Using the Back-End Approach
When significant under-reporting is suspected, we undertake an analysis known as the “Back-End Approach”, which can be used to impute income to a self-employed person when under-reporting is suspected. The analysis is the same process that Canada Customs and Revenue Agency (“CCRA”) would undertake in an audit of a chronic under-reporter of self-employment income in order to reassess income taxes. The CCRA refers to this approach as a “Net Worth Analysis”.
The “Back-End Approach” is accomplished by following these steps:
- Two fixed points in time are chosen and the individual’s net worth at each point in time is calculated. In matrimonial litigation, this is often most easily accomplished by picking the significant dates from the individual’s 69K. For example, you can choose the date of marriage and the date of separation, or, the date of separation and the date of statement.
- The growth in assets between the two fixed points in time, adjusted for “market growth”, is calculated. (What this means is that you have to adjust for any growth in assets related to an increase in value of the asset itself, not as a result of earning unreported income and adding these proceeds to the asset pool). Once this is done properly, you know what the increase to the asset pool is as a result of total earnings.
- The growth in assets is compared to the individual’s reported income and expenses over the period. If this has been done correctly, and if your original hunches about unreported income were correct, you will typically see a growth in the asset pool that far exceeds the reported income of the individual (after cost-of-living is deducted).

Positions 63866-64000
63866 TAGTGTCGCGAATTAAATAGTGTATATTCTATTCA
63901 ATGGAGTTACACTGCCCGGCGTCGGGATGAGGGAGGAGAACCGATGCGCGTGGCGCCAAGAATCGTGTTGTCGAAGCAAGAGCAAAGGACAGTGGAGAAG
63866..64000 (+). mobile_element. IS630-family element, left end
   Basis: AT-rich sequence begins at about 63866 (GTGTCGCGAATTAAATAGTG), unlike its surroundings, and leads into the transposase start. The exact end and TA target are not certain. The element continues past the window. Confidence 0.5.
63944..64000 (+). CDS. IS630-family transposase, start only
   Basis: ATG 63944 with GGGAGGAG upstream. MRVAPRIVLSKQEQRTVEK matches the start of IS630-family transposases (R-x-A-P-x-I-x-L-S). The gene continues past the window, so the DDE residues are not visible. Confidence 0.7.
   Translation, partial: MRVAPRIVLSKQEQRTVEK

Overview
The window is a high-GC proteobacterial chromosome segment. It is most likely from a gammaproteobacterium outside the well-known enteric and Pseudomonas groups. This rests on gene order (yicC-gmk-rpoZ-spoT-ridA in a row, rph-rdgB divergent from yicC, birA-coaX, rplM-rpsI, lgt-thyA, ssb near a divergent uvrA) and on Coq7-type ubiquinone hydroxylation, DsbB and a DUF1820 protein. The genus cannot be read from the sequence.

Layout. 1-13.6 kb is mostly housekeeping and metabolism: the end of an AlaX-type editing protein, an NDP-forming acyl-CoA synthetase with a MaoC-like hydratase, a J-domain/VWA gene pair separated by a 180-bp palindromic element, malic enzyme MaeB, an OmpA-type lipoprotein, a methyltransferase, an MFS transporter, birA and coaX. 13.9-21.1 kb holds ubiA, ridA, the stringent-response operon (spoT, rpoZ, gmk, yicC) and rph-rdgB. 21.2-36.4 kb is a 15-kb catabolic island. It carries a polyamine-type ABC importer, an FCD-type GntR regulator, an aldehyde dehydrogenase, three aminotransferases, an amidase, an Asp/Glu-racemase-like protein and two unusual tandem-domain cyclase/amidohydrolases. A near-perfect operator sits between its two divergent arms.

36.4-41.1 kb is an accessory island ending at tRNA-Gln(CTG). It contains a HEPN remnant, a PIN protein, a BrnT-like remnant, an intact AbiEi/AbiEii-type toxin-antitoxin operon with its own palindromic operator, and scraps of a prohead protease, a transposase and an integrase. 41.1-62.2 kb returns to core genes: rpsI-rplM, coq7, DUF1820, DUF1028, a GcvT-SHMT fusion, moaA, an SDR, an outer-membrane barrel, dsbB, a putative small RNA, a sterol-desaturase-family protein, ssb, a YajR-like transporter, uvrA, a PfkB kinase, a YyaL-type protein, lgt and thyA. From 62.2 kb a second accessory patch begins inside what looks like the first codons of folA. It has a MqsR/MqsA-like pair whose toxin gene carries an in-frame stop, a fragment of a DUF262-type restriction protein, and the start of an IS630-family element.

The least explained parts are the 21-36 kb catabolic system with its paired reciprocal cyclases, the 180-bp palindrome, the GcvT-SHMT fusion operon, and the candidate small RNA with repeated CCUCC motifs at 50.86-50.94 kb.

Consider the following example:
The adjusted net worth analysis showing on Schedule 1 shows that the Jaggers amassed assets during the marriage of $436,000 ($445,000 – $9,000), or approximately $43,600 per year. Once this step is complete, an analysis of the Jaggers’ personal tax returns will show the reported income, the income taxes that were paid and any RRSP contributions. Housing costs and other costs of living are often determined through an analysis of the budget section of the 69K, or through Examinations for Discovery. In this case, a review of the personal income tax returns shows that the Jaggers had reported net income of $435,000 (based on reported income of $60,000 per year for ten years). This is shown on Schedule 2.
Schedule 1 “Net Worth” of Jagger Family in 1993 and 2003
Date of Date of
Matrimonial home (purchase price) $ — $200,000
Cottage (purchase price) — 100,000
Furnishings for home and cottage
(invoice costs during marriage) Negligible 50,000
Cars (purchase price) — 60,000
Boat (purchase price) — 30,000
Savings account 5,000 5,000
Chequing account 5,000 5,000
RRSP contributions — 50,000
Contributions to brokerage account — 50,000
Line of credit — (100,000)
Credit cards (1,000) (5,000)